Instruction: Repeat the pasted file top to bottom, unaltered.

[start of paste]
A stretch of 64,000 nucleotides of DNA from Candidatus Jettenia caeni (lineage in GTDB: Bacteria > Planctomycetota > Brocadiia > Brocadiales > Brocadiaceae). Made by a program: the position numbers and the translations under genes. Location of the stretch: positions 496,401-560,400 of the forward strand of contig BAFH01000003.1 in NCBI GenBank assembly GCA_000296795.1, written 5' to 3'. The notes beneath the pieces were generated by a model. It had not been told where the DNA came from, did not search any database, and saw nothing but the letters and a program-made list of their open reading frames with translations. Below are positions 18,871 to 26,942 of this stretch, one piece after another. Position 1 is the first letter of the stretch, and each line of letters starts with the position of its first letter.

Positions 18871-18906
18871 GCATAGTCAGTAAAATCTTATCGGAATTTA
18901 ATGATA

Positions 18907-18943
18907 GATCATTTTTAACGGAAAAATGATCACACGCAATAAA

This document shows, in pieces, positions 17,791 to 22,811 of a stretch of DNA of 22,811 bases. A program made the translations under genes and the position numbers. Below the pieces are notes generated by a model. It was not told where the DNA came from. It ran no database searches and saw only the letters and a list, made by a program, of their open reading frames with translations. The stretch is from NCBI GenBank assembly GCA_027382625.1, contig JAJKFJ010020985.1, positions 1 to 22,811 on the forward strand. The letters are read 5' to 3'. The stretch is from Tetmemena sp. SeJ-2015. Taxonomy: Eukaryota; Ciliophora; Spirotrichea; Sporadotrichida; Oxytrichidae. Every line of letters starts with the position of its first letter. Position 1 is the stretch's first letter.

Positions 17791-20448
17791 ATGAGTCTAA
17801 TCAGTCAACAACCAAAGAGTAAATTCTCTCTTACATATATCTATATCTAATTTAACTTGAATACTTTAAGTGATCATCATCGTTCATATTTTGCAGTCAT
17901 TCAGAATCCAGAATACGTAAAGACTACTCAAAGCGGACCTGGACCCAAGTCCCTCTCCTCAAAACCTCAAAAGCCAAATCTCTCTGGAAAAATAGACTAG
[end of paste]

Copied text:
A stretch of 64,000 nucleotides of DNA from Candidatus Jettenia caeni (lineage in GTDB: Bacteria > Planctomycetota > Brocadiia > Brocadiales > Brocadiaceae). Made by a program: the position numbers and the translations under genes. Location of the stretch: positions 496,401-560,400 of the forward strand of contig BAFH01000003.1 in NCBI GenBank assembly GCA_000296795.1, written 5' to 3'. The notes beneath the pieces were generated by a model. It had not been told where the DNA came from, did not search any database, and saw nothing but the letters and a program-made list of their open reading frames with translations. Below are positions 18,871 to 26,942 of this stretch, one piece after another. Position 1 is the first letter of the stretch, and each line of letters starts with the position of its first letter.

Positions 18871-18906
18871 GCATAGTCAGTAAAATCTTATCGGAATTTA
18901 ATGATA

Positions 18907-18943
18907 GATCATTTTTAACGGAAAAATGATCACACGCAATAAA

This document shows, in pieces, positions 17,791 to 22,811 of a stretch of DNA of 22,811 bases. A program made the translations under genes and the position numbers. Below the pieces are notes generated by a model. It was not told where the DNA came from. It ran no database searches and saw only the letters and a list, made by a program, of their open reading frames with translations. The stretch is from NCBI GenBank assembly GCA_027382625.1, contig JAJKFJ010020985.1, positions 1 to 22,811 on the forward strand. The letters are read 5' to 3'. The stretch is from Tetmemena sp. SeJ-2015. Taxonomy: Eukaryota; Ciliophora; Spirotrichea; Sporadotrichida; Oxytrichidae. Every line of letters starts with the position of its first letter. Position 1 is the stretch's first letter.

Positions 17791-20448
17791 ATGAGTCTAA
17801 TCAGTCAACAACCAAAGAGTAAATTCTCTCTTACATATATCTATATCTAATTTAACTTGAATACTTTAAGTGATCATCATCGTTCATATTTTGCAGTCAT
17901 TCAGAATCCAGAATACGTAAAGACTACTCAAAGCGGACCTGGACCCAAGTCCCTCTCCTCAAAACCTCAAAAGCCAAATCTCTCTGGAAAAATAGACTAG